I have never really been that big of a fan of 10mm. I have owned several pistols chambered for it over the years and have always been fast to sell them. That’s not from a fear of recoil, as some of you may be thinking. I own handguns that are substantially more powerful, and my favorite .44 Magnum is the Smith & Wesson Alaska Backpacker IV, which is a super-light revolver. I enjoy firing that gun quite a bit and it’s always a thrill.
So, is it the 10mm’s capacity then? No, not really. When it comes right down to it, I just don’t see that much of a point to it.
The steady, but limited, popularity of the 10mm today comes from two places. The first is the perception that it’s substantially more powerful than other handgun calibers and the second is that it’s suitable for hunting any size game. I see it praised for all fo that, but it’s really just a decent round with limited popularity.
Like many cartridges, the 10mm was introduced to supplant something that was already established. But despite the 10mm initial popularity when it was introduced, the .45 ACP hasn’t gone anywhere. The minor resurgence of the 10mm today is largely based on the fact that many people don’t know how to shoot revolvers and opt for a platform they’re more familiar with.
I don’t dislike the 10mm as a cartridge. I simply don’t see a need for it when there are other options out there that do what it does better. An example of this is the .460 Rowland, an elongated .45 ACP. Many common guns like the GLOCK 21 can be adapted to use it with just a barrel and spring change. The 460 Rowland is wildly powerful, approaching even .44 Magnum levels.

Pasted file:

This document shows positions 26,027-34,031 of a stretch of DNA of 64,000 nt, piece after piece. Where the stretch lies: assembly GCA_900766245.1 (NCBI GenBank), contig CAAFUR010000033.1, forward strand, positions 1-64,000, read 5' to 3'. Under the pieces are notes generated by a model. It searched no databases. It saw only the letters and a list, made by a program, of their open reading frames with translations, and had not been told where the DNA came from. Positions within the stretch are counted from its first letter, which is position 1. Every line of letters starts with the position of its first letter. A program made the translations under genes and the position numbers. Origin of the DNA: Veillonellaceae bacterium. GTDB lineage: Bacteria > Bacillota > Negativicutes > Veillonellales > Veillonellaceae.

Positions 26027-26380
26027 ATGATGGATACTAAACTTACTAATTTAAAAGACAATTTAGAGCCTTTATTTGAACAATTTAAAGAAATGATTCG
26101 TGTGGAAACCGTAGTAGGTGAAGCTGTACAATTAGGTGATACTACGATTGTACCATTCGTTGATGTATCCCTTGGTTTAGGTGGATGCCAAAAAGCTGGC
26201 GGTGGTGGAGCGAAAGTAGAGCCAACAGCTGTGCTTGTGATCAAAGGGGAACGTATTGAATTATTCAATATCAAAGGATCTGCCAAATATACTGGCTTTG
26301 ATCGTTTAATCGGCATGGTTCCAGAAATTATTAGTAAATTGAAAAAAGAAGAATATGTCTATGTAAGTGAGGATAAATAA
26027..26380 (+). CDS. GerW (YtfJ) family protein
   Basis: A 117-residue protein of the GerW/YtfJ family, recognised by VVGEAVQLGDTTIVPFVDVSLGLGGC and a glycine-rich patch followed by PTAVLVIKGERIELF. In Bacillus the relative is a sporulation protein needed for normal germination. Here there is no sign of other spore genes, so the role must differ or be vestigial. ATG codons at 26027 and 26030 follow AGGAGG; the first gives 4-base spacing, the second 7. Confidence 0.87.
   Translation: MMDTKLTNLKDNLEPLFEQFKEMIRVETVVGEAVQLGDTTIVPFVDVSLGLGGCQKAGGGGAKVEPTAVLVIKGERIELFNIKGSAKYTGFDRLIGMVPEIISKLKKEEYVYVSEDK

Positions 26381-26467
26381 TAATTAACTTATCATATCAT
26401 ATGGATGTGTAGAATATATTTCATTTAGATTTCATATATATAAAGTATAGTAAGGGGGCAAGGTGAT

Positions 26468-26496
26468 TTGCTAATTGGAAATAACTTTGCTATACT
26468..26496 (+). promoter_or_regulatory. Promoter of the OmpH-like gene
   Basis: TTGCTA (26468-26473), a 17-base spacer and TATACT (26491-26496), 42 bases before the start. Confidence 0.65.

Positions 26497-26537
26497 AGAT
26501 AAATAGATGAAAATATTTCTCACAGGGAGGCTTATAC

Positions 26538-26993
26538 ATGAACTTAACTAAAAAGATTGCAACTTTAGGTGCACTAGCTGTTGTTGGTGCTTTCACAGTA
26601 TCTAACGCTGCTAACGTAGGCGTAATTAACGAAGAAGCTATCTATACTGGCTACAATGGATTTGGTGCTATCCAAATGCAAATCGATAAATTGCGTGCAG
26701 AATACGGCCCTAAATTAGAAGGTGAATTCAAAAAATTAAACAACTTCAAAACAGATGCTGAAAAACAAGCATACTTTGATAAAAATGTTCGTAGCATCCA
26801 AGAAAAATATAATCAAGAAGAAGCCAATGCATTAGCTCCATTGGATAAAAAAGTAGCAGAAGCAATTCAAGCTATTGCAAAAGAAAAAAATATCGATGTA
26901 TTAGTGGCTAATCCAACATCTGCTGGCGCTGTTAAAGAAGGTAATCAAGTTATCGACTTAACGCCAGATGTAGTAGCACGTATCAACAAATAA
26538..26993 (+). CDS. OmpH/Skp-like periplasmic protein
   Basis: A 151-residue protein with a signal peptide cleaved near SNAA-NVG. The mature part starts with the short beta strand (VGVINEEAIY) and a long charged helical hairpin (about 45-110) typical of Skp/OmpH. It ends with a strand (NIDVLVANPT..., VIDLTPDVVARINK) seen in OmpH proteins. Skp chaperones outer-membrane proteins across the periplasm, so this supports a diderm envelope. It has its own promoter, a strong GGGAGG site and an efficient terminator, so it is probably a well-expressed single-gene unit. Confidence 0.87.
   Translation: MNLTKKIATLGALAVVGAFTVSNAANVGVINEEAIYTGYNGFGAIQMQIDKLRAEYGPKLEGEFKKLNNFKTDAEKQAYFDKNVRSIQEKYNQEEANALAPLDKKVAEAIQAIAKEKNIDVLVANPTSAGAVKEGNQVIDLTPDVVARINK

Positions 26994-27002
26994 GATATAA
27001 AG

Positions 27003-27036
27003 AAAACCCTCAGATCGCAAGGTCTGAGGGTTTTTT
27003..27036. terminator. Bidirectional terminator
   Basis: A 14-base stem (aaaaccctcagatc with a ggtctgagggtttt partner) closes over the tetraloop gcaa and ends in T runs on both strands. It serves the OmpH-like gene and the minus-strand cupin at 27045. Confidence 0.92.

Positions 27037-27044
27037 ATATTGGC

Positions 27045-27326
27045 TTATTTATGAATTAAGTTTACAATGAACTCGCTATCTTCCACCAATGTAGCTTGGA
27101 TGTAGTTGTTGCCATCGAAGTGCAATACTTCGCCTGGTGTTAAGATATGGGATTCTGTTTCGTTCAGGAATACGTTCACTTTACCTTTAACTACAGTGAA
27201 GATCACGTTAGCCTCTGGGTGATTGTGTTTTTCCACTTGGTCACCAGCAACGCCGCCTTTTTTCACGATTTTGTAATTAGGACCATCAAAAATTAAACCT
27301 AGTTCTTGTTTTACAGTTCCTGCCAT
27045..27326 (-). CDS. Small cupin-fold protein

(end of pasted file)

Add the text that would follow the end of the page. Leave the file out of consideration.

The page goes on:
So why all this discussion about the 10mm cartridge? Well, it pretty much goes hand-in-hand with doing a review on a 10mm gun. Many people think that the 10mm is kind of the 6.5 Creedmoor for handguns. It is assuredly not. There are many loads in .45 ACP that will do just fine for most uses outdoors. Buffalo Bore makes a 255 grain hard cast +P load that is my go-to for outdoor use. The existence of that single offering is why I don’t own a 10mm.
Read TTAG’s review of the SIG P220 Legion Full-Size in .45 ACP here.
The SIG SAUER P220 Legion in an excellent semi-automatic pistol. My only real problem with it is the fact that it’s chambered in 10mm. Like all of the Legion series pistols, it’s an attractive and well-built gun.
This P220 is akin to most other SIGs in that it is a hammer-fired DA/SA semi automatic pistol and feeds from eight-round single stack magazines. While the P220 Legion isn’t radically different from its stock cousins, it’s a semi-custom gun with fit and finish that are impeccable. The slide and action are all extremely smooth and the P-SAIT trigger with its short-reset is one of the best you’ll find in a semi-auto handgun
The P220 Legion comes with a pair of bright X-RAY3 day/night sights. The the custom g10 grip scales are exceedingly comfortable.
The big boy P220 Legion Full-Size is a large, heavy pistol. It feels as heavy as a full-size revolver in the hand. This is one solid gun. It’s large and heavy enough that it would be a difficult pistol to carry it concealed. This is definitely one that you’ll want to carry in some sort of chest rig or shoulder holster if you’ll be taking it out in the wild.